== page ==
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Is Sports Integrity Australia right to oppose Shayna Jack’s reduced penalty for testing positive to a banned PED?

By Chris Lewis - posted Tuesday, 23 March 2021

With the Court of Arbitration (November 2019) reducing Shayna Jack’s ban from four to two years, commencing on the date of her provisional suspension (July 12, 2019) after testing positive for the banned performance enhancing drug (PED) Ligandrol (26 June 2019), Sports Integrity Australia and the World Anti-Doping Agency (WADA) have indicated they will appeal the reduced ban on the basis of the “the need for clarity in the application of key anti-doping legal principles”.

For the hardliners, there is no excuse or sympathy for a positive drug test. For example, Dick Pound, former head of the World Anti-Doping Agency (WADA) states “Everybody who’s caught doping says I have no idea, I never knowingly took anything, I don’t know how it got in my system. There’s always an excuse. The stuff was in her system and therefore you still have a case of doping.

So was the Court of Arbitration correct with its November 2020 decision that, “on the balance of probabilities”, Shayna Jack did not intentionally ingest Ligandrol?


To some degree, the ban on Jack was justified, as confirmed by the remaining two year penalty.  

With WADA’s policy of strict liability, which makes an athlete responsible for any banned substance  found in doping control samples regardless of his or her intention, there is no doubt that some punishment was justified.

While Jack suggested she only consumed approved supplements, this claim is complicated by Jack advertising an Extremo Sports Nutrition product on Instagram during December 2018, a product claiming to also repair muscle damage and aid recovery, and a product which Swimming Australia Sports Supplement policy did not include on its two websites which audited the supplement brands that were recommended for use. 

With a 2018 blog post by ASADA also warning athletes about LGD-4033 (Ligandrol), ASADA’s website states “No supplement is safe to use and athletes should not risk their careers by taking a supplement”, while the Swimming Australia website also indicated that around Australian one athlete tests positive from a supplement every month.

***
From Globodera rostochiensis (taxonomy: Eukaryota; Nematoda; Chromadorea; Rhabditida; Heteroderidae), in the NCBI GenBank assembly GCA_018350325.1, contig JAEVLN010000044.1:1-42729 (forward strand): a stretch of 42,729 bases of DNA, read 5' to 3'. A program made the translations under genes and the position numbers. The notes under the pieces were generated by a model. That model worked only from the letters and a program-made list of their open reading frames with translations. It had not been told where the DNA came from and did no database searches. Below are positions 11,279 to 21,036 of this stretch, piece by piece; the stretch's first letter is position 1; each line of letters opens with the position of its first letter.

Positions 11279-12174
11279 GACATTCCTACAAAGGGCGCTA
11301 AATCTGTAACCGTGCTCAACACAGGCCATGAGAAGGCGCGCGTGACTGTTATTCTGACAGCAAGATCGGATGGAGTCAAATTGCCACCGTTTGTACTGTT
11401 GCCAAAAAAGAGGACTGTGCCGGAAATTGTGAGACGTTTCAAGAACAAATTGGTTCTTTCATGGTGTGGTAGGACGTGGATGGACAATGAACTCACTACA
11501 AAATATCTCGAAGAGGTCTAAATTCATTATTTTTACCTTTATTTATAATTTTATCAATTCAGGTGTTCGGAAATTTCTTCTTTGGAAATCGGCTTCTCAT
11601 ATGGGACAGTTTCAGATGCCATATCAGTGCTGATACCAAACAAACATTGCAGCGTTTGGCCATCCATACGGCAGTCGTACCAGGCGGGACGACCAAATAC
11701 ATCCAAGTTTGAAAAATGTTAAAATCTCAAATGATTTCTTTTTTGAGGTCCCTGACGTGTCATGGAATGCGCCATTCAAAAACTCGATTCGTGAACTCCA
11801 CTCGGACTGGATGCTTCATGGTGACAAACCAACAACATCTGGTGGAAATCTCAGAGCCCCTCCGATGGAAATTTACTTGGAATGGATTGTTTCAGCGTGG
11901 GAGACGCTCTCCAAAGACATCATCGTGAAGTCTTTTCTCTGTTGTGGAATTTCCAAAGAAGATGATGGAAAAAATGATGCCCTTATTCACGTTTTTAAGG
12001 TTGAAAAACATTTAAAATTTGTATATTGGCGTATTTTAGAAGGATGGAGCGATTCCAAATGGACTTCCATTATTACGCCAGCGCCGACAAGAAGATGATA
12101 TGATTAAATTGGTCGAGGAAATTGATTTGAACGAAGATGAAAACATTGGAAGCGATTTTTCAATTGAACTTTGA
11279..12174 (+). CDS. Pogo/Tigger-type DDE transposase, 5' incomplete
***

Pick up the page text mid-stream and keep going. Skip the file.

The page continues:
As the Cologne Anti-Doping Laboratory found out previously, LGD4033 had been detected multiple times when testing confiscated black market products from 2010 to 2013.

The fact that Jack was advertising a product not approved by ASADA or Swimming Australia suggests a major lack of awareness, at best.


There is no doubt that all measures should have been taken by Jack to avoid the accidental ingestion of a banned substance such as Ligandrol, a selective androgen receptor modulator (SARM) that is indeed a potent PED used by athletes to promote muscle growth.

While it has been found from testing healthy male athletes that considerable muscle could be added from a maximum of 1mg of the drug per day for a period of three weeks, control groups taking just 0.1mg and 0.3mg of the drug per day also displayed sharp increases in muscle mass, an amount that would be enough to cause a positive drug test.

While nobody can know for certain, it is indeed possible that athletes were deliberately using Ligandrol in 2019 as LGD-4033 was only specifically listed on the 2019 edition of WADA’s Prohibited List with the actual reference to “Ligandrol” only added in 2020.

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About the Author

Chris Lewis, who completed a First Class Honours degree and PhD (Commonwealth scholarship) at Monash University, has an interest in all economic, social and environmental issues, but believes that the struggle for the ‘right’ policy mix remains an elusive goal in such a complex and competitive world.

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